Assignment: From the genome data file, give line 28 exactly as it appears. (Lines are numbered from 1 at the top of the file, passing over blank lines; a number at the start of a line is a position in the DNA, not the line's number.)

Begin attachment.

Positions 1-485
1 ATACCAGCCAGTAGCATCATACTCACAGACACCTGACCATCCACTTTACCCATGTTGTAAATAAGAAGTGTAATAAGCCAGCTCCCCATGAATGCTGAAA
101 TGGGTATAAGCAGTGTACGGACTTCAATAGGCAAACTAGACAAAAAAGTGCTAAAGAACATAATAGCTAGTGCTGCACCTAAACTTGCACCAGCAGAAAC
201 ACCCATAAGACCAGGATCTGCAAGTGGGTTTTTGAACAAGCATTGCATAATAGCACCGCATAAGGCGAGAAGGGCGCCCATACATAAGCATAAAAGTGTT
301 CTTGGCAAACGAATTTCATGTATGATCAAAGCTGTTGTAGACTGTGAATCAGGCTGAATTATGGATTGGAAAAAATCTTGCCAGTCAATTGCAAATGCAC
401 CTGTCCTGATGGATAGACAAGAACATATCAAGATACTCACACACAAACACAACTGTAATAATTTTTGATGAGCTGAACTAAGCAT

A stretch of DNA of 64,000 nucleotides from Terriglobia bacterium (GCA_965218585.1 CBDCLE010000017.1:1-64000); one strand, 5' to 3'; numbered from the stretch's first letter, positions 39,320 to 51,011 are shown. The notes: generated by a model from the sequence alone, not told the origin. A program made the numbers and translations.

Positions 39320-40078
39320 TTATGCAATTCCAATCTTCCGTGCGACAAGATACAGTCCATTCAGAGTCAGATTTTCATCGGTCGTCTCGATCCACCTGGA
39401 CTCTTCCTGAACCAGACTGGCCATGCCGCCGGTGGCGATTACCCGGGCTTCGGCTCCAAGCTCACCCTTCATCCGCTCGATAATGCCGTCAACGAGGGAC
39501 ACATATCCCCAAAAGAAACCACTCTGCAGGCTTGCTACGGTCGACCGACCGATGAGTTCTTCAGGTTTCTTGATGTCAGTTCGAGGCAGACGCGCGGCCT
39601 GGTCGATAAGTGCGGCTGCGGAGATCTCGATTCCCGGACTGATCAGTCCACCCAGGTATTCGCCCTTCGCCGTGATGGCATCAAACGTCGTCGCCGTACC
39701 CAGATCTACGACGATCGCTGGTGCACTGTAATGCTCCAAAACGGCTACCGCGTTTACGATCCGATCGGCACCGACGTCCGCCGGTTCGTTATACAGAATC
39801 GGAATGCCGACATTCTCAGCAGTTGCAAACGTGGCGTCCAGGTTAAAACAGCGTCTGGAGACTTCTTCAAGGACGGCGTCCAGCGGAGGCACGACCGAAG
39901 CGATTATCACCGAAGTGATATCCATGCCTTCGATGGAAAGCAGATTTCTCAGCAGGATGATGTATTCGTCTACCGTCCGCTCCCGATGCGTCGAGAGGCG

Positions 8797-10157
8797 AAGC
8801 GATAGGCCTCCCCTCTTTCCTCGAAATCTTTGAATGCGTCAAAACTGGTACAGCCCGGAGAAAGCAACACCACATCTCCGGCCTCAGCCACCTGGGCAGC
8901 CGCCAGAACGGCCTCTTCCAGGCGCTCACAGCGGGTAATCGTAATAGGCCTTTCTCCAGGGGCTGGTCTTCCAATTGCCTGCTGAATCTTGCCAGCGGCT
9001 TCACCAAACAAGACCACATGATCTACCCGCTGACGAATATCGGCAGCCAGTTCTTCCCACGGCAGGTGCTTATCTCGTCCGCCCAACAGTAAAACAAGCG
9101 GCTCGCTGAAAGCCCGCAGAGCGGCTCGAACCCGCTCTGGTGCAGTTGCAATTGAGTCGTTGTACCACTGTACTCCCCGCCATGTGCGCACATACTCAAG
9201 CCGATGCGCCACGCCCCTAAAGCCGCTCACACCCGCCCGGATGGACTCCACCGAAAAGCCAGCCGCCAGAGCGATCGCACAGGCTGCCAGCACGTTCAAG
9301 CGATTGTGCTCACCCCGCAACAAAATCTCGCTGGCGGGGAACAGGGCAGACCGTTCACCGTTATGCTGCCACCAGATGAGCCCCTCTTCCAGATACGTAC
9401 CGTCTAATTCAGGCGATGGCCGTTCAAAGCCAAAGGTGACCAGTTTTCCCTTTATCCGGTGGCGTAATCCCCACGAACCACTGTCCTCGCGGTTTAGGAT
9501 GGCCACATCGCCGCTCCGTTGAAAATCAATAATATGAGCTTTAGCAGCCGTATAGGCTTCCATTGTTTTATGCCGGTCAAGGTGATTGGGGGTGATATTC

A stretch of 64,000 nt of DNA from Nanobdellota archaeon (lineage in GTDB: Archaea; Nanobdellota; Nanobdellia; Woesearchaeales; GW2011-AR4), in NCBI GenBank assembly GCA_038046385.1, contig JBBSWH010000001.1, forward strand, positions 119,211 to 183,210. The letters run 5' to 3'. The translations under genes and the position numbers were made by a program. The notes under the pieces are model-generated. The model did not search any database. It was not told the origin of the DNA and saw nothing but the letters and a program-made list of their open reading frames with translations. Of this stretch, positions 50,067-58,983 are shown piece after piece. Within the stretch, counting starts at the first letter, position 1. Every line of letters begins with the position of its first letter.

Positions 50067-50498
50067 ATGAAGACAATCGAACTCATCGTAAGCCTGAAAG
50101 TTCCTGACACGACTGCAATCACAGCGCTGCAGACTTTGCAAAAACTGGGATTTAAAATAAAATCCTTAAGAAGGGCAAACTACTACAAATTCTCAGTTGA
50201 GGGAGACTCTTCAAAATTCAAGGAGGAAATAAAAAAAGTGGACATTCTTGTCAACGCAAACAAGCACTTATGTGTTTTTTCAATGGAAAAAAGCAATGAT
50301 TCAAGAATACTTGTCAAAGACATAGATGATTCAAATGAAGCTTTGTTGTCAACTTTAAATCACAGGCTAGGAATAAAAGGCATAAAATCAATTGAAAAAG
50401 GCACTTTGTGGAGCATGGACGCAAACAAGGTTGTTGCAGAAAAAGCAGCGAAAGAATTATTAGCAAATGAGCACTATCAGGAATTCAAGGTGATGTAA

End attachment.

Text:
50067 ATGAAGACAATCGAACTCATCGTAAGCCTGAAAG